Seesmic Hijacks Comments With Threaded Replies

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If content was king in old media, conversation is king on the Web. That is why everybody wants to control the conversation. Video commenting startup Seesmic is no exception. People can post short videos on Seesmic that other people can follow, just like on Twitter. Some blogs and Websites also make it possible for Seesmic members to comment on posts via video instead of text, as we have done here at TechCrunch. (Disclosure: TechCrunch founder Michael Arrington is an investor in Seesmic).

But today Seesmic founder Loic Le Meur rolled out a new feature that completely hijacks the conversation: threaded comments. Now, anyone with a Seesmic account can respond to a Seesmic video by hitting a reply button with in the embeddable Seesmic player, and all the responses can be seen as video thumbnails if you mouse over the bottom of the player’s screen. In other words, the responses go wherever the video goes. Here is Le Meur trying to explain the feature (but being French, he has trouble pronouncing “thread”—don’t hold that against him):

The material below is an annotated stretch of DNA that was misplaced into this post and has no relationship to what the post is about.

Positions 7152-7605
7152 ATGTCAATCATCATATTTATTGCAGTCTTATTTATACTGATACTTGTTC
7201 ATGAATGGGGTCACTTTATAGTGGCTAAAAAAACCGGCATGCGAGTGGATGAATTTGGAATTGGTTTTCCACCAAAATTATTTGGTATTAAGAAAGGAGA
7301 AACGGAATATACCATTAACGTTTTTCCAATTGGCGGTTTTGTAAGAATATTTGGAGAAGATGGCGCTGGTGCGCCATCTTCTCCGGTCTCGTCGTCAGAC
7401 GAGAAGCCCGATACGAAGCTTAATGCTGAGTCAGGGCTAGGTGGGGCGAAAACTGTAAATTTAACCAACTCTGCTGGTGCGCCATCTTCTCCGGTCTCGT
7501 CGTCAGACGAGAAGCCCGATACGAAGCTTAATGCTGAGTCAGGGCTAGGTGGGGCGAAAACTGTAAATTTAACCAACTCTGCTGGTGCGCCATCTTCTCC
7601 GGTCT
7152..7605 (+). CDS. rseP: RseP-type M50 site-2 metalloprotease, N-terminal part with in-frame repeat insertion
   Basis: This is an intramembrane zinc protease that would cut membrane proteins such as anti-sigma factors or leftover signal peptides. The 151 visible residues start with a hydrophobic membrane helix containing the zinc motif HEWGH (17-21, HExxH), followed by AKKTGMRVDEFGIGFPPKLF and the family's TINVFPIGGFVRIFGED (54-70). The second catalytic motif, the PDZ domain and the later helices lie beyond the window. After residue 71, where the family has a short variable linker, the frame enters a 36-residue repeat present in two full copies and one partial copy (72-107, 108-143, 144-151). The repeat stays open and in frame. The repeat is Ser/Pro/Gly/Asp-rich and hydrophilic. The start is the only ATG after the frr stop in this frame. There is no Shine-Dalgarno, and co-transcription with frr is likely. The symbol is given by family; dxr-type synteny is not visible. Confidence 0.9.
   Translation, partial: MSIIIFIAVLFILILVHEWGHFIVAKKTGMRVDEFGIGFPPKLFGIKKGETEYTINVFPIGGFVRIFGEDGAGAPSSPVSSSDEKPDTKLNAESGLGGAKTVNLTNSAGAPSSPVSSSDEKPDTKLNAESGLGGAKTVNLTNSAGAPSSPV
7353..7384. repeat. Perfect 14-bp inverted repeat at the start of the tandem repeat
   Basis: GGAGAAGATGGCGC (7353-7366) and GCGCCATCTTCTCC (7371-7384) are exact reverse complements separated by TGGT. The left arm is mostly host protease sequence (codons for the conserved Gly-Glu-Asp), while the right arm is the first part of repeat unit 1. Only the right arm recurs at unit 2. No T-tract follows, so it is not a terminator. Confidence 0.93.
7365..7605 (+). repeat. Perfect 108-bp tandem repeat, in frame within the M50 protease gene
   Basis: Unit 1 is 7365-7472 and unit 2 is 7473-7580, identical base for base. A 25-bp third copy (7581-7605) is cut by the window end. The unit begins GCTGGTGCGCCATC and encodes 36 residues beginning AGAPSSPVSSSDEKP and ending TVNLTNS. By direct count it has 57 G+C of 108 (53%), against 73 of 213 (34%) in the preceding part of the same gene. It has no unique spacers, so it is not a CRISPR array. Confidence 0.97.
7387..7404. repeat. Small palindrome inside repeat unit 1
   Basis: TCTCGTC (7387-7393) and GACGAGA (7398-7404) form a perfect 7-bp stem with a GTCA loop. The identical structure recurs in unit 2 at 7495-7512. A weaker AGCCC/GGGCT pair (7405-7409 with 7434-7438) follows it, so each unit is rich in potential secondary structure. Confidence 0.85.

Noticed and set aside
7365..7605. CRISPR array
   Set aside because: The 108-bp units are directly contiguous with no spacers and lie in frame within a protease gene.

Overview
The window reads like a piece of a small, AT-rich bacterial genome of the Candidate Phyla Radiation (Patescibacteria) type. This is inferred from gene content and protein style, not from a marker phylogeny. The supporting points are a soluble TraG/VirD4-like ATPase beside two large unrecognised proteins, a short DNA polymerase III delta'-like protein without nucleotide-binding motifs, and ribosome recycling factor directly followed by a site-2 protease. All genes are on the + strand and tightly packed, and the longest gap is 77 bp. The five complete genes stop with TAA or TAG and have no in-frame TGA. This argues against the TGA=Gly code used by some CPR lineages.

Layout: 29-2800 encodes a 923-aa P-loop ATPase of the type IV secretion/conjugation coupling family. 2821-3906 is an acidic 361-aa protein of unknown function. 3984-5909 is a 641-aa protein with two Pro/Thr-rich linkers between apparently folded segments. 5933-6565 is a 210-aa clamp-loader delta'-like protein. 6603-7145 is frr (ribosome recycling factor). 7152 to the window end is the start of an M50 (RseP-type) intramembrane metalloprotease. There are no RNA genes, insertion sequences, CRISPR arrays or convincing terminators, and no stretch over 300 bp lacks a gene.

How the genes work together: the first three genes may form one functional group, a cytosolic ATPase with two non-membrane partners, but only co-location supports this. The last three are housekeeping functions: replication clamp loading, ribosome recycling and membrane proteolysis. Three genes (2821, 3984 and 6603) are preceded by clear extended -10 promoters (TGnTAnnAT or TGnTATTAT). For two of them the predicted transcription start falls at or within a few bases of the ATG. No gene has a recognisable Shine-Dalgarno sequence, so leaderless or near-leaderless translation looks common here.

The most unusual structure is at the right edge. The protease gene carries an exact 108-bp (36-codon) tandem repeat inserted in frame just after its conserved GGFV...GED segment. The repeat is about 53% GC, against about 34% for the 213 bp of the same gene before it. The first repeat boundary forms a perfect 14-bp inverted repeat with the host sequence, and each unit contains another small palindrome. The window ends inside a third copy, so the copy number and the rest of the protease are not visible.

http://seesmic.com/embeds/wrapper.swf

It is a pretty cool feature, but it creates a conflict with all the sites that have embedded Seesmic functionality, such as TechCrunch. We love it when people use Seesmic to comment on posts, and there is certainly something to say for threaded comments. Sometimes you want to respond to comment No. 15, but you are comment No. 74. But if these responses become swallowed within the Seesmic player itself, then it effectively gets taken out of the comment stream of that particular post. (Yes, the responses are still accessible, but people will really have to hunt for them).

Of course, comments have already left the building, so to speak. Many of the most interesting comments about a blog post may occur on Twitter or FriendFeed or some other service. Now Seesmic joins that trend. For what it is worth, Le Meur says that he will soon add the ability to attach related link to each video. But if all of these services—Twitter, FriendFeed, Seesmic, etc,—really want to play nice, they would figure out a way to automatically seed comments back into the original post that is being talked about. Who wants to create that set of APIs?

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